The job also steered Bill away from the workbench, and more towards an overall holistic understanding of technology – projecting which specific fields would emerge as important in the future. That led him to a job as Program Manager at DARPA (Defense Advanced Research Projects Agency), a branch of the Department of Defense focused on future technologies. “If you understand how to study the rate at which technology is changing, you have a good chance of figuring out what will happen in the next five years or ten years,” says Bill. “From that, DARPA seemed like a natural fit.”

His efforts at DARPA got the attention of the Pentagon, and two years later, Bill was appointed as the Director of Electronic Warfare for the entire Department of Defense, with a $7 billion portfolio as his purview.

Overseeing technologies for one of the largest armies in the world, from the largest office building in the world – how on earth do you get anything done? Bill provides an analogy from his Purdue days: “Bureaucracy in Washington is a system. And like any system you study in your Controls class, it has inputs and outputs, and in the middle are gain loops and dampers. Delays show up. To make any progress, we need to understand that system – what input do you feed into the system to achieve the output you want, with the delay that’s built in? It’s no different than a manufacturing process, controls for an autonomous vehicle, or any other complex system. A human-based network of this size may seem like a huge and impenetrable system, but it actually allows the government to make structured decisions on very complex and difficult problems.”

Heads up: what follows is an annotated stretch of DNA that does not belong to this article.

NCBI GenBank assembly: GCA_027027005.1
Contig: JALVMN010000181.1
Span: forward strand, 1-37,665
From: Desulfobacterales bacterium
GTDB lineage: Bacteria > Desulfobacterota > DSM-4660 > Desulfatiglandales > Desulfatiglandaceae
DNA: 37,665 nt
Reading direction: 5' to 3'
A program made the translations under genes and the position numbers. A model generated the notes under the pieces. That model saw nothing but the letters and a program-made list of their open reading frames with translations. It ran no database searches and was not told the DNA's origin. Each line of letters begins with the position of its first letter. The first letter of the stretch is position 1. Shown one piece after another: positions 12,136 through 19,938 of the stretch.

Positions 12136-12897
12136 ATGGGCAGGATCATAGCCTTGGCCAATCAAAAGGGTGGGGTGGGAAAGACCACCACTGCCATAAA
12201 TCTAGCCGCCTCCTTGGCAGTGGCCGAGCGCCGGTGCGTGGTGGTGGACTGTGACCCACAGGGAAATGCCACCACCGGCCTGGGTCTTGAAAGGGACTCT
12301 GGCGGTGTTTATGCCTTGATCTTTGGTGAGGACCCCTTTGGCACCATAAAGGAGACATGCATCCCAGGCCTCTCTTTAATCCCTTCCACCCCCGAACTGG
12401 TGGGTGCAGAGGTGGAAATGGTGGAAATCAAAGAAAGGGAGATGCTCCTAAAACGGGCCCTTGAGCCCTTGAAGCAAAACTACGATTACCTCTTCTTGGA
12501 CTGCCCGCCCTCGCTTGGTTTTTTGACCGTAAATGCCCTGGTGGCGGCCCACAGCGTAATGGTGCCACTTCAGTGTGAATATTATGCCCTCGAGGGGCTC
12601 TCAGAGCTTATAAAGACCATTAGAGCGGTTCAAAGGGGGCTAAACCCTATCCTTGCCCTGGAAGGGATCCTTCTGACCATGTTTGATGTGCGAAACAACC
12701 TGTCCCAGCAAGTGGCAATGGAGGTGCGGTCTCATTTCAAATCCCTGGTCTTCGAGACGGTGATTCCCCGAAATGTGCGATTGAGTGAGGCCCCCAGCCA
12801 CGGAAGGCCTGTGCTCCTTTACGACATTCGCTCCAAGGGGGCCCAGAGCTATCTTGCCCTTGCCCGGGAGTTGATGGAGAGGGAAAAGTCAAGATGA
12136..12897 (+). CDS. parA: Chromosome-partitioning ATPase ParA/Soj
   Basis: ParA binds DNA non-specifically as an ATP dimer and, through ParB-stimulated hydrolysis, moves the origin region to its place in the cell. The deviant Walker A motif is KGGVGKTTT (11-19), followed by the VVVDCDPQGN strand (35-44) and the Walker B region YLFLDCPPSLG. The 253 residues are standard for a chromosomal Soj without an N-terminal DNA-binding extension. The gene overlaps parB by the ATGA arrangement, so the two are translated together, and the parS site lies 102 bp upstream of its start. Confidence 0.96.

He continues: “I remember being in Boy Scouts, and our scoutmaster told us: ‘If you don’t like what’s happening, join the leadership team and go fix it.’ I think engineers have a natural inclination to fix problems. We have the ability to step in and say, ‘this is what needs to happen.’ It’s no different than a design review on a technical project. That’s why the world needs people like us in leadership positions.”

After four years at the Pentagon, Bill was ready for the next challenge. “I believed that I had moved the football as far down the field as I could,” he remembers. “The real innovations in research and development are now coming from the private sector.”